The secret to the success of the shariah-compliant fund of funds we told you about this morning is this man: Shariah Capital Chief Executive Eric Meyer. According to his online profile, Meyer, a practicing Catholic and former hedge fund manager, worked closely with Islamic scholars to develop “sophisticated Web-based software for determining whether specific securities are Shariah compliant.”
Sophisticated is basically code for: he found a loophole.
The new fund of funds has to comply with a set of rules to make sure its shariah-compliant:
- no investing in companies engaged in “vices” like gambling or alcohol
- no short selling
- no investing in firms that rely on interest revenue or that carry a lot of debt
- no taking on debt
So Meyer created a strategy that allows a little wiggle room.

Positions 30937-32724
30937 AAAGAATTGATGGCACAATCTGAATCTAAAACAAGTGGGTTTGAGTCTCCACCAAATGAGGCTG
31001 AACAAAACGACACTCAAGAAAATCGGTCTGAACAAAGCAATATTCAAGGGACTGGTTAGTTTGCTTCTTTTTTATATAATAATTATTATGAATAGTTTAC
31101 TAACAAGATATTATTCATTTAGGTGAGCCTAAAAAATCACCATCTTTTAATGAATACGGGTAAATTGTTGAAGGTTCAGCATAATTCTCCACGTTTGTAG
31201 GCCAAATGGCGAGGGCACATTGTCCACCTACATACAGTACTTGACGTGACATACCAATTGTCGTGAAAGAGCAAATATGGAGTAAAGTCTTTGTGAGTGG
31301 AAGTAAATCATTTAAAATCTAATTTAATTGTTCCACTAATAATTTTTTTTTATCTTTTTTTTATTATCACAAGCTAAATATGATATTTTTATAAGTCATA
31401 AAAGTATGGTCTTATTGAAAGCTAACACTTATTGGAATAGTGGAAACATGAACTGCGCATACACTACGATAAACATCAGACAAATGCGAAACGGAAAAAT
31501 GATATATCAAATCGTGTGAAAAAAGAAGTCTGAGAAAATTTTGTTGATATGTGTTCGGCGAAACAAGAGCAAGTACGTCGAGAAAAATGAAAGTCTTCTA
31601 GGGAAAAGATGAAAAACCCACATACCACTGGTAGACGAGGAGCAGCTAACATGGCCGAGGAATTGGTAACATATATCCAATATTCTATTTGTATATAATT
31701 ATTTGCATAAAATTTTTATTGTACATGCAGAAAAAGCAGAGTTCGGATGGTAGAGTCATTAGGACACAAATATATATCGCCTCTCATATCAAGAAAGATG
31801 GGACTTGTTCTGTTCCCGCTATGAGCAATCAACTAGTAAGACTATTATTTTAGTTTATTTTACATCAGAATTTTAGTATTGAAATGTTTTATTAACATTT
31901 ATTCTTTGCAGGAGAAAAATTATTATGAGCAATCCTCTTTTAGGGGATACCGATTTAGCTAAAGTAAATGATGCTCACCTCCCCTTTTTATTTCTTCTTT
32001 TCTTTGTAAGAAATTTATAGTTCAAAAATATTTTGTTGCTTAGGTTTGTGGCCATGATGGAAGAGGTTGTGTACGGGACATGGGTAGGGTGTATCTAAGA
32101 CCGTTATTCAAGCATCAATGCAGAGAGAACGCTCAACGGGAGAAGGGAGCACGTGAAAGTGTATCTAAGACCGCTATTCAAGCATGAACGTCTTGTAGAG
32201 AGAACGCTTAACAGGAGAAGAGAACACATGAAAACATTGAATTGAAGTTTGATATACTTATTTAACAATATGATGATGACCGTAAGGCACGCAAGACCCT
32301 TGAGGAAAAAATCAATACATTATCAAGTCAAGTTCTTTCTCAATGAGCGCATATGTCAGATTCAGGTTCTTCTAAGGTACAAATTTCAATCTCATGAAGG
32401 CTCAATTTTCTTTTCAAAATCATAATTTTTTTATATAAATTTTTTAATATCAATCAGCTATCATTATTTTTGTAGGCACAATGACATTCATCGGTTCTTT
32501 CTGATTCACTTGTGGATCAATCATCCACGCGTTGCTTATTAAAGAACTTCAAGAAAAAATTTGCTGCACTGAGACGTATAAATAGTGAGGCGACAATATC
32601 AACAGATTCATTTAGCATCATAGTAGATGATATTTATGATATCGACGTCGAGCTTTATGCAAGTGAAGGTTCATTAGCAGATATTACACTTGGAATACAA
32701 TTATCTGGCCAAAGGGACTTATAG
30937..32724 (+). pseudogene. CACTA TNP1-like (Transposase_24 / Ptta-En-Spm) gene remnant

Meyer’s New Canaan-based Shariah Capital team designed a contract that is equivalent to short selling. They treat the fee that is usually acquired when borrowing a stock like a down payment on a security they plan to purchase later.
Shariah-compliant consumers already use a similar concept when they buy cars and houses and it’s known as an “arboon” contract in Arabic.
It’s working well for the fund. They killed it last year; they were up 41%.
Here’s a little more on their investment strategy:
It’s based on the expectation that the Islamic-finance market will increase 20%-40% annually over the next several years.
There is definitely growth in this area. A year ago, Islamic banks around the Arabian Peninsula were hooked on construction and financing properties, Ahmed Bin Sulayem, the executive chairman of Dubai Multi Commodity centre (an agency that owns a 51% stake in DSAM) told the Wall Street Journal.
“Right now, they are doing the opposite. They are not touching anything in properties.”
The banks have recently started or increased their asset management divisions after real estate prices collapsed.
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